For four months, home existed somewhere beyond the westward sunset, over the Mediterranean sea. Home lay in my future horizon, a place separated by the Atlantic Ocean. Home was carried in my footsteps, across bridges in Venice Italy, the Czech Republic and under Big Ben. Home was on my back while I rode camels into the Sahara Desert and while navigating German airports. Home–; wherever comfort and love lies, unconventional or not is the greatest constitute of who we are, a characteristic that we unknowingly carry with us, all across the globe. Home shapes our relationship with the world. They say travel far enough and you’ll discover it. Home.
For four months, uncomfortability served as a graceful amenity to my daily life. Surrounded by more buildings, stores and humans than trees and animals, I left anything resembling home, across the Atlantic Ocean. The air filling my lungs was Spanish, the Mediterranean Sea was my natural landscape, American culture (whatever that constitues), was commutated with a resolute country. The people of Spain, with olive skin, dark hair and eyes, represented passion. There was passion in their voices and their embraces with each other. There was passion reaching from King’s Palaces in Madrid to, Gaudi’s architectural masterpieces in Barcelona, down the coast to Alicante and all across the arid Andalusia region. I found ardor and beauty all across Spain.
I was told once by a local Spanish boy, “American’s always note their country as a mixing pot and frustration because they don’t have a solidified past and culture. In a sense, Spain is the same way.” A country with a complex past of Roman, Christian, Muslim rules, religion and eras, embed an understanding of human history into my education far beyond any textbook. Observing the ancient past of famous Arabic palaces, Cathedrals and Roman Castles gave insight into Spain’s most recent history- Francisco Franco’s dictatorship ending in 1975. But I believe, similar to America, Spain also finds frustration when looking to their past for a culture to grasp. We both are unique calico of religions and radical era’s that emit confusion- casting a light upon America I finally understand.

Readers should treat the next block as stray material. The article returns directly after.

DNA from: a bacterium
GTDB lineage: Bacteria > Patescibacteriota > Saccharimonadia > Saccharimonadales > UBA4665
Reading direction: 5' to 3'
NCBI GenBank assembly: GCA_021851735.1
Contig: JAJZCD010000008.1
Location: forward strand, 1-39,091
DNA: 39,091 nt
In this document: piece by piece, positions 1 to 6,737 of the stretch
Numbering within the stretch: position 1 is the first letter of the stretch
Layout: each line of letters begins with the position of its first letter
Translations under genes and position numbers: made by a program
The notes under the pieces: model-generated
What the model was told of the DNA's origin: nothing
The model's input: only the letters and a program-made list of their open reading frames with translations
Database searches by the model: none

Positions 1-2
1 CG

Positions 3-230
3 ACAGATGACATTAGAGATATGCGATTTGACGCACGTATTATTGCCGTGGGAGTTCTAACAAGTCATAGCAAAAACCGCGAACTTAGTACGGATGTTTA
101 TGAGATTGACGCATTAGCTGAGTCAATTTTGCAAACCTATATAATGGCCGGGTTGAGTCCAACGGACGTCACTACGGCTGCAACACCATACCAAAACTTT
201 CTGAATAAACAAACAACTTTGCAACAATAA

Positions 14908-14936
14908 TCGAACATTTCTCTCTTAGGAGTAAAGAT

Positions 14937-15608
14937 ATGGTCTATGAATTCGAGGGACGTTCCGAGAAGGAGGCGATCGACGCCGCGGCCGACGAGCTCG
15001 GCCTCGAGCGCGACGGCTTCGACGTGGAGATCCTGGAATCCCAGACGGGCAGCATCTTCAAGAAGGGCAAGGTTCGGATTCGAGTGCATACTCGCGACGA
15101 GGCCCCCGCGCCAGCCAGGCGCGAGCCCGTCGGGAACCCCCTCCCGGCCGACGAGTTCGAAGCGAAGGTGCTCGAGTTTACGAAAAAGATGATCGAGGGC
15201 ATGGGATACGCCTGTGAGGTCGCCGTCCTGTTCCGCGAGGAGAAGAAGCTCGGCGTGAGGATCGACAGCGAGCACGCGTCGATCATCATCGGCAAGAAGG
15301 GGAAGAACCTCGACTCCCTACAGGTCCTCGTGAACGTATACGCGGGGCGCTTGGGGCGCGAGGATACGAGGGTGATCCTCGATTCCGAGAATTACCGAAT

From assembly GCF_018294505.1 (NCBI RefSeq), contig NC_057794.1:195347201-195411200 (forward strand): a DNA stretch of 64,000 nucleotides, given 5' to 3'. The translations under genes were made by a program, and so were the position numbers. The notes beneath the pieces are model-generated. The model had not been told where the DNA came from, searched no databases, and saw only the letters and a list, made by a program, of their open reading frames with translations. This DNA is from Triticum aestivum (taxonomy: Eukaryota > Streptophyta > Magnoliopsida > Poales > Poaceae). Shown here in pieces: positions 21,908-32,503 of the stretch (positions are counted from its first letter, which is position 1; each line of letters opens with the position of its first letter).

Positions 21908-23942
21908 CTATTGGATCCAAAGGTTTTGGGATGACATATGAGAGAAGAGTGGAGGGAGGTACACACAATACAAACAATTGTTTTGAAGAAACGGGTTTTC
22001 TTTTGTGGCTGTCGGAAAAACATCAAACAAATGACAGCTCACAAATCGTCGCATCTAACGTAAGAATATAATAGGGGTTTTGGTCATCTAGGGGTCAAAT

My largest motivation in moving to Spain was Language. I noticed the different barriers within learning a language. While I am by no means fluent, language and the entire artistry that allows one another to communicate, is both simple and complex. At first, the experience felt more or less similar to the stages a newborn. My brain became a sponge absorbing every tiny chord, vibration and action happening around me. This became the first step in learning Spanish, what sounds like a meaningless sentence sang in Latin roots, is somehow meaningful and relevant with verbs and nouns. Although once, and only once you begin to associate those particular sounds, do they become words and phrases that you can keep in your pocket and allow authentic communication.
There were many moments over my experience in Europe when I thought, “Traveling is dreaming with your eyes open.” Every weekend I traveled to a new reach in Europe, the experience pushed me into whimsical trance. Moving our bones, seeing new places, allows us to defeat the mundane while stimulating our minds. Every sight, every person and experience I met while visiting a new horizon was telling, it created a new perspective into the world and myself. From smelling the dust of Communism in the Czech Republic, admiring Romeo and Juliet’s balcony in Italy, glowing under the Palace of Westminster in London, the onset fear of terrorism and the Islamic State after the Paris attacks, to traveling across the Sahara Desert via camel, every experience revealed truth and remain timeless.
It has been over a month, and I have traced my footsteps back across the Atlantic Ocean. Returning home has revealed another adventure, as being abroad has brought new perspectives. For the first time in four months, the ground beneath my feet holds me strong. There is comfort coating every aspect of my life from the English language to snow on the mountains. As I reflect on the past four months, I cannot help but feel as though it was nothing short of daydream, solidifying that traveling and dreaming serve the same purpose in our lives.